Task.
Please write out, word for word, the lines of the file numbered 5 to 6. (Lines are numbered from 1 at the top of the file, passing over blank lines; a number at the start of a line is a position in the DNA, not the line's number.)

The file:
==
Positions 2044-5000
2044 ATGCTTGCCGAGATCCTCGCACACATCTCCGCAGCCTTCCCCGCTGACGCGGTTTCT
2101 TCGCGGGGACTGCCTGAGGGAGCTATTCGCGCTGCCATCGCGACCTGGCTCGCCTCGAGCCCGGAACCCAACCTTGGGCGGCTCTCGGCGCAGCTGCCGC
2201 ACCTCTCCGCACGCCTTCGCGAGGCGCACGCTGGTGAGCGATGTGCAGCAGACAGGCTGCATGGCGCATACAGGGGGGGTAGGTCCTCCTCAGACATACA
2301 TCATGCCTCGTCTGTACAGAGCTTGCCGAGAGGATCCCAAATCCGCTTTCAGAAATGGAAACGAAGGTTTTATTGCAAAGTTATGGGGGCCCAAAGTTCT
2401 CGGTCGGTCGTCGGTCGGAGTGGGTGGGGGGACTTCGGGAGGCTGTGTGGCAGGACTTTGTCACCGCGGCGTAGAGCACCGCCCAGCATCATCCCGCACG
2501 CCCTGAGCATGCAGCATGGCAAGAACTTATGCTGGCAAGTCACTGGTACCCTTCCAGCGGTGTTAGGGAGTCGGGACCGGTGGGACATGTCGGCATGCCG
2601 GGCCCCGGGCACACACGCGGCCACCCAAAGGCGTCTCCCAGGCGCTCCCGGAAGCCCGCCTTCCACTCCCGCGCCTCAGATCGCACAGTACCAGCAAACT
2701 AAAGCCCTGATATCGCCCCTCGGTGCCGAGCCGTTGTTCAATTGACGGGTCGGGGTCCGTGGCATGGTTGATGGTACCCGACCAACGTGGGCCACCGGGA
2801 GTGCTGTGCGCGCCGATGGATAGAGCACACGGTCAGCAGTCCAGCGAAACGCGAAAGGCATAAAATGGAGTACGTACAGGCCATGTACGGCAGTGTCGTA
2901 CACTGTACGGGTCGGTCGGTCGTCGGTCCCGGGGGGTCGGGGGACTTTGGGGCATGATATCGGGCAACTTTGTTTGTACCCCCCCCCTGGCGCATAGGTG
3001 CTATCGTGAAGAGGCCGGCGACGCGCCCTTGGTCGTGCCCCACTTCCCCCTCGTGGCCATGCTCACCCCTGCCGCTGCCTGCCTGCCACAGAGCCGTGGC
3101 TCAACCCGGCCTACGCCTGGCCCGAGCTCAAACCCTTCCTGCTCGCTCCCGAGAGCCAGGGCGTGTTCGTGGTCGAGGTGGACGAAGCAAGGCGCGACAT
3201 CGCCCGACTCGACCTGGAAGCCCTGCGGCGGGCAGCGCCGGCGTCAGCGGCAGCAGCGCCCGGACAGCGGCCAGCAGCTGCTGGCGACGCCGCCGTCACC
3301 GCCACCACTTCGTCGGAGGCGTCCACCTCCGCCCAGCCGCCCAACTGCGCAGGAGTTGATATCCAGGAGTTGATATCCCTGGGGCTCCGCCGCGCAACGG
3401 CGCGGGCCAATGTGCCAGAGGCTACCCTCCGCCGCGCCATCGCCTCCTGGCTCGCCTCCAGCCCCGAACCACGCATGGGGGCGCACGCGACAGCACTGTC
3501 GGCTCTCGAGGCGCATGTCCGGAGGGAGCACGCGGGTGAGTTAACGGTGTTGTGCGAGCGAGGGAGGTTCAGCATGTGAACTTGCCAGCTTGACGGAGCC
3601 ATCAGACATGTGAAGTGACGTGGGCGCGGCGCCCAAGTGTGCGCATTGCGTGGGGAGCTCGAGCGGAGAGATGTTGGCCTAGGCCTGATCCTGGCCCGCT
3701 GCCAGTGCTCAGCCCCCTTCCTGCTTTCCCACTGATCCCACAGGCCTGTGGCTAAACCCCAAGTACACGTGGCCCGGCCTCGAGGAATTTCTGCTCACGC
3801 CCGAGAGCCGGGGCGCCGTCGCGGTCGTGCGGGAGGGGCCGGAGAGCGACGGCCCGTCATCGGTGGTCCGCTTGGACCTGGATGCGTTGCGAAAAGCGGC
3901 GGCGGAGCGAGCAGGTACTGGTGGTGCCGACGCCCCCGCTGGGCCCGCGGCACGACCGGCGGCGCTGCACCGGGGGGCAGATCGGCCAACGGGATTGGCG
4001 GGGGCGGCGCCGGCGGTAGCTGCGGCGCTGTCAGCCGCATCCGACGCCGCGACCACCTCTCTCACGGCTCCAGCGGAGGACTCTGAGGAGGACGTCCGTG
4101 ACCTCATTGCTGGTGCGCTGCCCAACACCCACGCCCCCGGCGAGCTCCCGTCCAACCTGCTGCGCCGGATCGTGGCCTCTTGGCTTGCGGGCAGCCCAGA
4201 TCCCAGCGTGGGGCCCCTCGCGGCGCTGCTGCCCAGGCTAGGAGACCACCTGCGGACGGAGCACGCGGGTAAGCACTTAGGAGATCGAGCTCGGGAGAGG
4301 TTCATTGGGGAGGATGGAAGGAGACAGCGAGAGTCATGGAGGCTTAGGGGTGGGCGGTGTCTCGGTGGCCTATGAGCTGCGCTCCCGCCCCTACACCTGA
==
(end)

2301 TCATGCCTCGTCTGTACAGAGCTTGCCGAGAGGATCCCAAATCCGCTTTCAGAAATGGAAACGAAGGTTTTATTGCAAAGTTATGGGGGCCCAAAGTTCT
2401 CGGTCGGTCGTCGGTCGGAGTGGGTGGGGGGACTTCGGGAGGCTGTGTGGCAGGACTTTGTCACCGCGGCGTAGAGCACCGCCCAGCATCATCCCGCACG